Enhancing the academic experience.
VMI offers a number of exciting enrichment programs that enhance the primary academic experiences provided in its majors and minors, demonstrating the Institute’s full commitment to educating the whole cadet.
The Jackson-Hope Fund Board has echoed its support of these initiatives by supporting cadets who conduct research and participate in academic competitions and by funding state-of-the-art equipment in chemistry and biology.
One of the hallmarks of VMI’s academic program is the Undergraduate Research Initiative (URI), which provides the stage on which cadets can compete and be nationally recognized for their research, analysis, inventions and presentation standards. The efforts of URI were greatly enhanced in 2001 when it received one of the first Jackson-Hope Fund grants to establish the Summer Undergraduate Research Institute (SURI).
The program has grown each year, and 35 proposals were funded during the summer of 2009, including a research project conducted by Maj. Ryan Taylor, assistant professor of mechanical engineering, and Cadet Travis Travis.
“The SURI experience – deciding on a research topic, submitting a proposal, designing and building the experiment and writing the research paper to describe my findings and conclusions – has developed my skills as a professional researcher in a way that no other program at VMI can,” said Travis. “I now feel confident that I would be able to undertake a project in a professional environment, such as industry, and see it through to a successful, and more importantly, accurate conclusion. My knowledge of the subject of interest in my research project, computer overclocking and thermal management, has also grown by leaps and bounds and the outcome of this project could shed a very useful light on a dark and little understood subject.”
To maximize the amount of financial support available to VMI’s academic program, in 2003 the Board of the Jackson-Hope Fund authorized funding for VMI’s first grants, contracts and intellectual property administrator who is tasked with assisting Institute members in obtaining extramural funding and in matters related to intellectual property.
“Having someone who can reduce the administrative burden that comes with submitting most extramural proposals is something new to VMI,” said Cmdr. Mike Sebastino, Assistant Dean for Academic Administration and Planning, who held the position initially. “The paperwork and red tape can certainly be a deterrent to faculty in responding to funding solicitations, and that’s a shame, because there are a lot of people at VMI doing high-quality work that would be very competitive.”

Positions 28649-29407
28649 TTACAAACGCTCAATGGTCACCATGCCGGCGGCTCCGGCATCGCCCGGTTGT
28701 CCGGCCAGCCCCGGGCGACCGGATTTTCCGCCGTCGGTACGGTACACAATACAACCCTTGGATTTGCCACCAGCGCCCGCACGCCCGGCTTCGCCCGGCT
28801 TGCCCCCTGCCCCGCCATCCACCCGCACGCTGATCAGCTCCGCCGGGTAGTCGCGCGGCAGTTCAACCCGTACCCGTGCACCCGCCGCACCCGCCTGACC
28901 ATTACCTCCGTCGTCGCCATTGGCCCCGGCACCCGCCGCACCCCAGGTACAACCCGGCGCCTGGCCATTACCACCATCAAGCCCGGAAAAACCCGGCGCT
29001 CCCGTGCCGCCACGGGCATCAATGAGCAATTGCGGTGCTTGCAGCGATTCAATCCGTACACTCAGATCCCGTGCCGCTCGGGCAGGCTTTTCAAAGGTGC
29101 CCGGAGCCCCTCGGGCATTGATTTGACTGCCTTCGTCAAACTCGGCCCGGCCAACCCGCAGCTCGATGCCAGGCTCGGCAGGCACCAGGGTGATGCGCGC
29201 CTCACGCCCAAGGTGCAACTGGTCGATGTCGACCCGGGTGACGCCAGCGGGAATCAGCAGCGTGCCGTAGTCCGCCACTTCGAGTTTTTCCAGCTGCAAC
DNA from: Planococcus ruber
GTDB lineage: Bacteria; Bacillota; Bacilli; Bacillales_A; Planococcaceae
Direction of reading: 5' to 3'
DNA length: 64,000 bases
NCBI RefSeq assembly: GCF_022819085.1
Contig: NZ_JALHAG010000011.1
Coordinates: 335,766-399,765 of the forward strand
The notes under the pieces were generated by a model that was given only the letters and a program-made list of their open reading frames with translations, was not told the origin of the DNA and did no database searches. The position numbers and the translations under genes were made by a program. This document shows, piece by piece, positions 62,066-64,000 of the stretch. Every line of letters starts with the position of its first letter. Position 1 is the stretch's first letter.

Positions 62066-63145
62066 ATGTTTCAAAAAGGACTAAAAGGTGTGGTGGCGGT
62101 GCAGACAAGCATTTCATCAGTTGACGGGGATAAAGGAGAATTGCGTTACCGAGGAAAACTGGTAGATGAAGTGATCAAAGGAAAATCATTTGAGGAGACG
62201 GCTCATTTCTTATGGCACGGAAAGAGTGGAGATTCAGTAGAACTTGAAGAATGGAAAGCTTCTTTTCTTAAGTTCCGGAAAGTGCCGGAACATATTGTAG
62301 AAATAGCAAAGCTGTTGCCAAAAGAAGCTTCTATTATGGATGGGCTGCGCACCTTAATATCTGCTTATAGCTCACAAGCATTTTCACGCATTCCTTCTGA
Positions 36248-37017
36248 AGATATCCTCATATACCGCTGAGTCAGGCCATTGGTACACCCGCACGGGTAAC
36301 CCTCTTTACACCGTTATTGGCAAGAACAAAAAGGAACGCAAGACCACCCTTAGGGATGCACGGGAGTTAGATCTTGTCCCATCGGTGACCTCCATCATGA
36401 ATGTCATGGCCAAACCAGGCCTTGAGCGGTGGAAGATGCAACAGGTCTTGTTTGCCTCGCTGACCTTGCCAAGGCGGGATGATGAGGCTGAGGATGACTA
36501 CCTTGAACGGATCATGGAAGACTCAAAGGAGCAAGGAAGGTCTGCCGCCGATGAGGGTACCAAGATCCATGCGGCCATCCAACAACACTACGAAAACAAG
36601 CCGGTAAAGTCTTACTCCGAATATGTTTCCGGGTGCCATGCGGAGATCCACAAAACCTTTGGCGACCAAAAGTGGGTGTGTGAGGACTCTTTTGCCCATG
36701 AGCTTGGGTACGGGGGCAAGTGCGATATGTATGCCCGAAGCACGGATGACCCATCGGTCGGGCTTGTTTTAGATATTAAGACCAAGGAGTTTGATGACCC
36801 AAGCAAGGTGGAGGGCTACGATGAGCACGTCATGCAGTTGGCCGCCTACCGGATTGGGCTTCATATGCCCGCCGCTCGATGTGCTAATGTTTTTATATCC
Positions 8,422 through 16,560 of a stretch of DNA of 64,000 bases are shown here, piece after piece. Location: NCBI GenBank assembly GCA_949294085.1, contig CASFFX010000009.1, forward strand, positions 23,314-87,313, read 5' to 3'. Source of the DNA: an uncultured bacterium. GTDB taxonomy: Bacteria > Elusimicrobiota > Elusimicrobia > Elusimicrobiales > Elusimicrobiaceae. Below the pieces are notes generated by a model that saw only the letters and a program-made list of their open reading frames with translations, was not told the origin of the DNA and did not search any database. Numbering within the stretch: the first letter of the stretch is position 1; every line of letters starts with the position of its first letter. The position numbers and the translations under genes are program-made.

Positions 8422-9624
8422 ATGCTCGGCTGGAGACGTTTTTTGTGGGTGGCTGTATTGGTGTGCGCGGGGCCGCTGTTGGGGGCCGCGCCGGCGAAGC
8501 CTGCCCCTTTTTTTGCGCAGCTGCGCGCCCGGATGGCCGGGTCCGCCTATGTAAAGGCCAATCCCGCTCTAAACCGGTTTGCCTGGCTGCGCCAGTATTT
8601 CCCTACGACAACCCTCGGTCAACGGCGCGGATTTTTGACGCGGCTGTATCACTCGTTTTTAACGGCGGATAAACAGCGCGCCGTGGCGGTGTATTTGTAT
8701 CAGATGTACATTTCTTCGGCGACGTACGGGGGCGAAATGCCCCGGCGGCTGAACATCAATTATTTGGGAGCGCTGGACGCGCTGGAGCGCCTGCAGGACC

With the addition of a grants, contracts and intellectual property administrator, VMI has noticed a steady increase in the amount of interest in extramural funding opportunities both in the humanities and in the sciences and engineering. This staff member has been invaluable in assisting faculty members in submitting proposals in support of a wide variety of activities, such as the implementation of new teaching methods and courses, undergraduate research centers, and academic conferences and scientific research. As a result, the average amount of extramural funding expended in support of research and education projects annually has increased from about $98,000 in 2003 to more than $800,000 in 2009.
Another program established with the support of the Jackson-Hope Fund is VMI’s Science & Security minor, which integrates the study of science, social science and engineering themes to produce graduates prepared for careers in national and homeland security, including positions in government agencies such as the FBI, the CIA and the Department of Homeland Security; private research and public policy institutes; and in the legislative branch as congressional aides and on committee and sub-committee staffs. A particular strength of the program is its summer academic and internship program in Washington, D.C.
“Each cadet admitted to the program must work in a full-time internship in the national security community—broadly defined—with a mentor to deliver a professional deliverable that is integrated into a capstone research project at VMI in the senior class year,” said Col. R.E. Burnett, professor of international studies and director of the Science & Security minor.
“Cadets also must complete an academic course in intelligence analysis and production with VMI professors, also in Washington, D.C., that culminates in a ‘National Intelligence Estimate’ simulation that is presented to intelligence community professionals for evaluation and critique.